CBLDF defendant Stu Helm has lost the first round in his battle against corporate censorship. Magistrate Judge Arlander Keys handed down a 32 page decision granting Kraft's request for preliminary injunction against Helm's use of the nickname "King VelVeeda." The injunction prohibits Helm from using the name on his Website or in any commercial context. The decision freezes Helm's ability to sell original art created before the injunction unless he physically removes the nickname from the piece, effectively defacing each original image. It also blocks the sale of "Singles and Seconds," a collection of single page erotic vignettes.
The Magistrate's decision further orders Helm to remove the nicknamefrom all Web pages, metatags, and search engines. Helm has spent theweeks since the decision painstakingly obliterating all referencesto the name from his site. His next court date is July 29 where hewill demonstrate full compliance with the Judge's orders.
The CBLDF's legal team has filed an appeal to the Magistrate's decision. Presently we are awaiting a decision on the appeal, following which a trial date will be set. However, the decision on the appeal may take months to come through. Meanwhile, the Fund is nearing the five figure mark in case expenses and needs to build funds to fight the next round.
"They already took my name," Stu Helm says, "and in court I could befighting for my life." Part of the terms of Kraft's suit is that ifHelm loses he may have to pay Kraft's legal fees plus punitive damages. The Fund's legal team estimates Kraft's expenses are nearing six figures. The longer the case is delayed, the sharpertheir fees escalate, and the more urgent Stu's plight becomes.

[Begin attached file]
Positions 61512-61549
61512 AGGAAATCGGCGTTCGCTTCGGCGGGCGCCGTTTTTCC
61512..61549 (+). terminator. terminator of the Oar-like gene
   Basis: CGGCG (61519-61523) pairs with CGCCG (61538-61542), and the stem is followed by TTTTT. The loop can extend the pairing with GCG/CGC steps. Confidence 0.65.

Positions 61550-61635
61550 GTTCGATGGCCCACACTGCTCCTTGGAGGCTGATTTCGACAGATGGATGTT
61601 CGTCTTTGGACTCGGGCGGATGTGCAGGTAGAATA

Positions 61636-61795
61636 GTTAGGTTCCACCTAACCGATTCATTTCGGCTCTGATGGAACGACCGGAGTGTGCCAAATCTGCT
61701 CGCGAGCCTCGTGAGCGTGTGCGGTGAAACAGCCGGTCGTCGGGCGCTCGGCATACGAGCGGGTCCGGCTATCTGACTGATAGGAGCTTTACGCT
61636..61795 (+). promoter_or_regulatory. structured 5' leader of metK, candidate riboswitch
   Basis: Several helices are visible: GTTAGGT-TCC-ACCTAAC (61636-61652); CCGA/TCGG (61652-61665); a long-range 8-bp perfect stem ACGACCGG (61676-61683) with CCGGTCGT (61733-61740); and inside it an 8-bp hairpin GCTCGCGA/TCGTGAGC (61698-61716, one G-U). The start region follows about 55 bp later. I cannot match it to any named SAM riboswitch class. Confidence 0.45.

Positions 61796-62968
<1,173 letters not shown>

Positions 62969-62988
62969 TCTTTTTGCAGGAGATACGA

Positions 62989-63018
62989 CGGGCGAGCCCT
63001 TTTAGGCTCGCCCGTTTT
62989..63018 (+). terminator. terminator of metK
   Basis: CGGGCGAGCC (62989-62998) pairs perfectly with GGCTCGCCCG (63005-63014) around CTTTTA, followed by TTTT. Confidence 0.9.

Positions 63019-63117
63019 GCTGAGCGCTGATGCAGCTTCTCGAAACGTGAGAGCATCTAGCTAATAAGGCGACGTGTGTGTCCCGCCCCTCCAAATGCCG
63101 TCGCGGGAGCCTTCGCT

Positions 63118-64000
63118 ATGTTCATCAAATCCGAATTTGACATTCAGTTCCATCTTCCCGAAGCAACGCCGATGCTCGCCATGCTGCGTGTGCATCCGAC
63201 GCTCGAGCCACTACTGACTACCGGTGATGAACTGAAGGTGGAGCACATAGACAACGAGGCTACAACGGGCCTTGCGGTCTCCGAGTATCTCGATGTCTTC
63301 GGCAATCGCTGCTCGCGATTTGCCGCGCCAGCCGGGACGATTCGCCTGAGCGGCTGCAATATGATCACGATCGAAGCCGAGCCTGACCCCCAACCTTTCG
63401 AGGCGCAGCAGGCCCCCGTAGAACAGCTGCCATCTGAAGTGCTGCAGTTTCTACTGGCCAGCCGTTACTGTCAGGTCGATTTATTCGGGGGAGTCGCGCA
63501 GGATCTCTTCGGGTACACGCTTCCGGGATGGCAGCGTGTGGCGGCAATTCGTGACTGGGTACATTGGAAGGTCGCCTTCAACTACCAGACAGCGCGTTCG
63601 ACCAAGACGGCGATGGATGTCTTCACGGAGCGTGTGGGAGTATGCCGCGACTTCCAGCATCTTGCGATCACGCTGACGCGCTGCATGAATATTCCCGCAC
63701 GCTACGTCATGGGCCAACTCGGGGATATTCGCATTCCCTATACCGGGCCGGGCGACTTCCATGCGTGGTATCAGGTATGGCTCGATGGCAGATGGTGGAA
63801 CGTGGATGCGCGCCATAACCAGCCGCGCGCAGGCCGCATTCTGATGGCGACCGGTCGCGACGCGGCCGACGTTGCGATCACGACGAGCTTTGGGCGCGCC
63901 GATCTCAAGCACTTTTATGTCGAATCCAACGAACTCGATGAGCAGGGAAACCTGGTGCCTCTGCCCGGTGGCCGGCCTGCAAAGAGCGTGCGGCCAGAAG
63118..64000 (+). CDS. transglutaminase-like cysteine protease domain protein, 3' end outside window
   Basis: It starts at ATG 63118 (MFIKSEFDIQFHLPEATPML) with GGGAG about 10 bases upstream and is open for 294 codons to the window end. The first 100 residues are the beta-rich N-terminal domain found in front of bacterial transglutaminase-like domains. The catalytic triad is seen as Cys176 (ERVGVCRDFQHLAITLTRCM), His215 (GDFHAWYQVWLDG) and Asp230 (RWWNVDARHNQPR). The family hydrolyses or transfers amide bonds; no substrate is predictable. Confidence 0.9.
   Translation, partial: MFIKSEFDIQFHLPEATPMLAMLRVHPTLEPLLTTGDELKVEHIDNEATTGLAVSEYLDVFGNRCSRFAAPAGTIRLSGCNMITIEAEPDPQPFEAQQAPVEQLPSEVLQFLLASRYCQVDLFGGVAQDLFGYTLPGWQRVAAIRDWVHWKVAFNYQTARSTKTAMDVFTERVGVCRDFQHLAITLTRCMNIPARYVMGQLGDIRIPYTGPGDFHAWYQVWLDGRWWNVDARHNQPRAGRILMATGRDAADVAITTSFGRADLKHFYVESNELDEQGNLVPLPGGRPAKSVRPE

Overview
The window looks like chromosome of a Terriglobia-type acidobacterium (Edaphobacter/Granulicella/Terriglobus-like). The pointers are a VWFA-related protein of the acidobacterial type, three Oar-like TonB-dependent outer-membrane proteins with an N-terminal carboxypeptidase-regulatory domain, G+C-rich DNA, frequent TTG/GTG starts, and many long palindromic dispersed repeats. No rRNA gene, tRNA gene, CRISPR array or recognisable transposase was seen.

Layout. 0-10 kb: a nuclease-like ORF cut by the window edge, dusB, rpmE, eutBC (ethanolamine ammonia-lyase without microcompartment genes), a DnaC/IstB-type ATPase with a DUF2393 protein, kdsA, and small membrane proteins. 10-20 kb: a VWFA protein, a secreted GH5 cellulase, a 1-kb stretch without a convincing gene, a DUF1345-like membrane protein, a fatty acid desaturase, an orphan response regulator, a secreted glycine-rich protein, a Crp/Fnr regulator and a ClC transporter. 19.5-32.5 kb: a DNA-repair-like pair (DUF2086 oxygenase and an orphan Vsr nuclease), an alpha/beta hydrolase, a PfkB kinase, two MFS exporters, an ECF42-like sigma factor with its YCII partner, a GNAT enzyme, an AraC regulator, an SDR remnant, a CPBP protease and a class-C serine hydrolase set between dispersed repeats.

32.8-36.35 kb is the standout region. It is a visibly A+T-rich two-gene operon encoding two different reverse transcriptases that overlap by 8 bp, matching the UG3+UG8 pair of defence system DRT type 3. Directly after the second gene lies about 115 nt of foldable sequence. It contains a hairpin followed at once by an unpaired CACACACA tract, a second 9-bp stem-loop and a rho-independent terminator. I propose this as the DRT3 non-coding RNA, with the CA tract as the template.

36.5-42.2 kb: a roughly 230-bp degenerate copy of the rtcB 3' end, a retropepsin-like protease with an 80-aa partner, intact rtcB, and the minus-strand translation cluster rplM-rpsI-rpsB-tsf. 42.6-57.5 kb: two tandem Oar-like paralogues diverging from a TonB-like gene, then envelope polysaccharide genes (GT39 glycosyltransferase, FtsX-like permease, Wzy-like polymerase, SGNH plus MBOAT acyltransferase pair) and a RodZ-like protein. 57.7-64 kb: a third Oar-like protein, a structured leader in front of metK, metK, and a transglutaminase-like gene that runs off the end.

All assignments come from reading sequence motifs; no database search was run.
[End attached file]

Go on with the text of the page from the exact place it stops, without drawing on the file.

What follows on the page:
CBLDF Director Charles Brownstein explains, "We leapt onto this casewhen it was already in motion with all our legal guns. Unfortunatelythe judge felt that the balance of harms favored Kraft's commercialspeech over Helm's artistic speech, but that doesn't mean that Stu'scase has been weakened. The preliminary injunction needed to showKraft having a fair shot at prevailing in the trial, it doesn't meanthat they're right, and it certainly doesn't mean that they'll win.It's still early in the process, and we intend to keep fighting."
"With trademark and copyright laws in a state of flux, it's important to fight these instances of corporate censorship,"explains Fund Board Member Louise Nemschoff. "If Kraft prevails, theprecedent could be damaging not only to comic book creators pokingfun at corporate culture, but to musicians, filmmakers, and otherartists making use of puns or homonyms of corporate marks."
"This case is about what is protected as free speech," says CBLDFlegal counsel Ken Levinson. "We would be remiss in our duties if wedidn't protect a comic book artist like Stu while that battle isbeing waged in the higher courts. Comics are a place whereprecedents are set in entertainment law, and we have to fight toensure that a bad precedent isn't set here."
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